Now little kids for some reason have always loved dinosaurs, and mine were no exception. They begged me to take them to see the movie. They were five and seven. They were in fact small children but they were also very precocious. I put them off for a long time but finally Jurassic Park was playing out at a discount theater for a final week, nearly six months later. We picked them up from school, and went on a late October afternoon when it would still be light out when the movie was over. I will never be a candidate for Father of the Year, and I am probably lucky I was not prosecuted for child abuse, because this is the second Spielberg film I exposed my kids to at way to young an age (take a wild guess what the first one was). Anyway they of course loved it and I thought they managed to get through without being too traumatized. It was only a few weeks ago that my oldest daughter, now 26, told me that for years she was worried about velociraptors in her closet at night. And of course it drove my youngest to want to work in the entertainment business, the trailer at the beginning of this post is exclusive to the company she now works for.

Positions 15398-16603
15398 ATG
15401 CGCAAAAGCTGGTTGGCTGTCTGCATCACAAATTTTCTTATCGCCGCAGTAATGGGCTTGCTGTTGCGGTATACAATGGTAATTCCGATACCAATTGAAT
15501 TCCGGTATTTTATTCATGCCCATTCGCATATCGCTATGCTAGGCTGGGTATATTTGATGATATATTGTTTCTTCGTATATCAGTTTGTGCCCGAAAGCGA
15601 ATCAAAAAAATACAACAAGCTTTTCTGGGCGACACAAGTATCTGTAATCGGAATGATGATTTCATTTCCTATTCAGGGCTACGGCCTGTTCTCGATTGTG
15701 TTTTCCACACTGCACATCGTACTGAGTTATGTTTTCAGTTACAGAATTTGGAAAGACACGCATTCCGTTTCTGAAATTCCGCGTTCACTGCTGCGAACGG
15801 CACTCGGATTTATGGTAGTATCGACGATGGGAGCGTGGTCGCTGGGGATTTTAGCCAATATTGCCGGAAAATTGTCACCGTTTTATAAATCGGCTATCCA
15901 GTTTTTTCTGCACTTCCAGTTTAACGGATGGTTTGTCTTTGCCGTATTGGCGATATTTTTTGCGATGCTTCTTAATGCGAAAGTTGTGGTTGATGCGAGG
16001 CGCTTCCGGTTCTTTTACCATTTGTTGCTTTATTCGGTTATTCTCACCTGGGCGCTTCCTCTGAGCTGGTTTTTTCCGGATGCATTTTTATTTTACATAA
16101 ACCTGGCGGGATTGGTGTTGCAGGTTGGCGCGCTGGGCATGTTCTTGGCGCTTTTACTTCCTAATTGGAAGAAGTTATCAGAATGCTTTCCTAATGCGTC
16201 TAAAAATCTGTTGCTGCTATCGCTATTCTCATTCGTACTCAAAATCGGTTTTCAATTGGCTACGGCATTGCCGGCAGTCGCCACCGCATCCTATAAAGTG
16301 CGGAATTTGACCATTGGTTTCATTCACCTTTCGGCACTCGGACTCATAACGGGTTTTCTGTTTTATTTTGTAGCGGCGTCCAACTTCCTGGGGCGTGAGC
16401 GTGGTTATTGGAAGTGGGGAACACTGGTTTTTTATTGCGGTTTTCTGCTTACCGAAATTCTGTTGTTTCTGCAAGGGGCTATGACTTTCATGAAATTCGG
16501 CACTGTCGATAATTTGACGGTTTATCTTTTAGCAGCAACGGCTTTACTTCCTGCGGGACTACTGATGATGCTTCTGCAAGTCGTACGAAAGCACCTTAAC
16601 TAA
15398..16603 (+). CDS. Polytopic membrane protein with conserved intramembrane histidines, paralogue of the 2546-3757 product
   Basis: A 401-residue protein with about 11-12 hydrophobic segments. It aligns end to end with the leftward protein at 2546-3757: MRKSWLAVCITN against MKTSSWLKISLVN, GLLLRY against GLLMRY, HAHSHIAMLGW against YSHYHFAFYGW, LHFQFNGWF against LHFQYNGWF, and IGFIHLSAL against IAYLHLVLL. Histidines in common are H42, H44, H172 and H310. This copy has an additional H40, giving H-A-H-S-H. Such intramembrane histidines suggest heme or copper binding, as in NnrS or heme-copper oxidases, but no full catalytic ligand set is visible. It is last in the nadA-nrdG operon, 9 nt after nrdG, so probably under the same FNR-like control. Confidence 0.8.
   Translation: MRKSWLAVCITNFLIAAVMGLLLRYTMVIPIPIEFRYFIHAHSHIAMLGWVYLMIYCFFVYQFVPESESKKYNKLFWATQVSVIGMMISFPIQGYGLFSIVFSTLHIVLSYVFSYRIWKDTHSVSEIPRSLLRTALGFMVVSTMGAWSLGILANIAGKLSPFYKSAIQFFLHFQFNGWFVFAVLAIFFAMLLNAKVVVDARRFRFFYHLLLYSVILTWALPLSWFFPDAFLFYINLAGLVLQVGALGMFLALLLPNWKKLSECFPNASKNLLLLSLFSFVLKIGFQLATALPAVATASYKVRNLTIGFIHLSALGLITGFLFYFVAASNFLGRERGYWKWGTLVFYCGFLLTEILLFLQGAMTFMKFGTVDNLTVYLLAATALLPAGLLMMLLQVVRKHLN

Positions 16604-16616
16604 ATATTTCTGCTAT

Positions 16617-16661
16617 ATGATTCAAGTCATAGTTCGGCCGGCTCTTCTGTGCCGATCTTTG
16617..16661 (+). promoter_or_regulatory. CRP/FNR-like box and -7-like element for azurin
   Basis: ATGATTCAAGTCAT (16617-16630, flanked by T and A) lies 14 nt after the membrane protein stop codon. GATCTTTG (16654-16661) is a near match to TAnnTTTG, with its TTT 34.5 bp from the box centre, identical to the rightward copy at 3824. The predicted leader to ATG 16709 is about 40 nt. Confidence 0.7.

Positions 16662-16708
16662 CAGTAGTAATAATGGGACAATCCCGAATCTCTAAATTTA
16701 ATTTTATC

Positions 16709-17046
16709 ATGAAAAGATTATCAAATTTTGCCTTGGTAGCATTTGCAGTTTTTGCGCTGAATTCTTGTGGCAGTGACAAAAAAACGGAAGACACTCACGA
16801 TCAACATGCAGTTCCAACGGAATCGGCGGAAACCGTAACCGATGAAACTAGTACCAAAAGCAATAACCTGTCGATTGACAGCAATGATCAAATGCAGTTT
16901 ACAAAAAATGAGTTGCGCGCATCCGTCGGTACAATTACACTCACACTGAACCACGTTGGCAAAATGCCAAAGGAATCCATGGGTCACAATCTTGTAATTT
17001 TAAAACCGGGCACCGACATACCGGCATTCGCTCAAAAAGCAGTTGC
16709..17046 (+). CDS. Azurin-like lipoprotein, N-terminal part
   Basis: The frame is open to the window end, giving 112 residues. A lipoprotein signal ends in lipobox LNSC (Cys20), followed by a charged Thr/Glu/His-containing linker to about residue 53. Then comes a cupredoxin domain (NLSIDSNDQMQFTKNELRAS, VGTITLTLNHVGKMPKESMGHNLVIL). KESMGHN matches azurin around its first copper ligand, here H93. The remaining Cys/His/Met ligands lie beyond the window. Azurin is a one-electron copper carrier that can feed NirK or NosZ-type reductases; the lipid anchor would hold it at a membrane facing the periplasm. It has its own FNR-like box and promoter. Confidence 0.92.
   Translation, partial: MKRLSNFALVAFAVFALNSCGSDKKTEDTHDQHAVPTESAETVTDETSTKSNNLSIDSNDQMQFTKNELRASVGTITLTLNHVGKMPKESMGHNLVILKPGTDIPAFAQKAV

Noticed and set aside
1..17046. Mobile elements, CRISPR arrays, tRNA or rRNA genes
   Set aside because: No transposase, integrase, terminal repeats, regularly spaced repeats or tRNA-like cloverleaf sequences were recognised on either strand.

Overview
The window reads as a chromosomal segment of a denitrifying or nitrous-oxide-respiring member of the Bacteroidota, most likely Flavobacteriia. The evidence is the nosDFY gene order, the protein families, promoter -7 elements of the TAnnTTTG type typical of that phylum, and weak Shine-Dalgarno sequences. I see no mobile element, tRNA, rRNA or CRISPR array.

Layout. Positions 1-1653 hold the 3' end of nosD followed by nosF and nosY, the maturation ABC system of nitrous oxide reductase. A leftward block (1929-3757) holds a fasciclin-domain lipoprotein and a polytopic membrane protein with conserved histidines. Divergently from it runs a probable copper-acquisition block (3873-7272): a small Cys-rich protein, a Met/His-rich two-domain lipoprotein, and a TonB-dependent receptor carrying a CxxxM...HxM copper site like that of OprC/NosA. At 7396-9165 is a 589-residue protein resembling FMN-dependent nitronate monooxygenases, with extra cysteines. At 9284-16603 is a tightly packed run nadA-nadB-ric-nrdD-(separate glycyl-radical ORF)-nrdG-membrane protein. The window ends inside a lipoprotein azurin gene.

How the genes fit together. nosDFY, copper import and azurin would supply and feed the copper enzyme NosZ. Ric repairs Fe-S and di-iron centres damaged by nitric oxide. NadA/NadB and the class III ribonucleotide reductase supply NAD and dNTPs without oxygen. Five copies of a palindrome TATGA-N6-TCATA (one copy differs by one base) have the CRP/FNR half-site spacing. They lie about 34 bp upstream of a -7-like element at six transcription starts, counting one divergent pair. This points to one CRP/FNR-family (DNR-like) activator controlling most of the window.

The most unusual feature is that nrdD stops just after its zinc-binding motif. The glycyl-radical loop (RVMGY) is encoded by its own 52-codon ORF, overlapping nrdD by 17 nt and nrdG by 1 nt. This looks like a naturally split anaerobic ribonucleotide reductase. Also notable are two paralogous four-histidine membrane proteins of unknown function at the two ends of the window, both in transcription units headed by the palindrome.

Today, twenty years later, the movie is still terrifying and exciting and fun. The attack of the T-Rex is one of the best fright scenes in movies, and it goes on for nearly ten minutes. There is plenty to be impressed by, but when it is on the really big screen, and in 3D, it is extra impressive. Jurassic Park does not need to be in 3D to be effective, it’s just a little something extra to sweeten the experience and make us want to go through it all again. Spielberg’s trademark extended tension scenes are still there, his empathy for kids going through a divorce, and his ability to empathize with characters who are way over matched is what makes his movies more than just action films. Spielberg creates drama to go with the action. When I read the book back in 1991, everyone was casting in their heads for the main leads. I had always envisioned Harrison Ford as Dr. Grant and William Hurt as Ian Malcom. Sam Neil and Jeff Goldblum are now so much a part of the way I see this movie that I don’t know what I was thinking. Goldblum of course has all the great lines and his delivery could not be matched by anyone. The extra reach of the T-Rex as it is chasing the jeep makes his line “Must go faster” even more appropriately understated.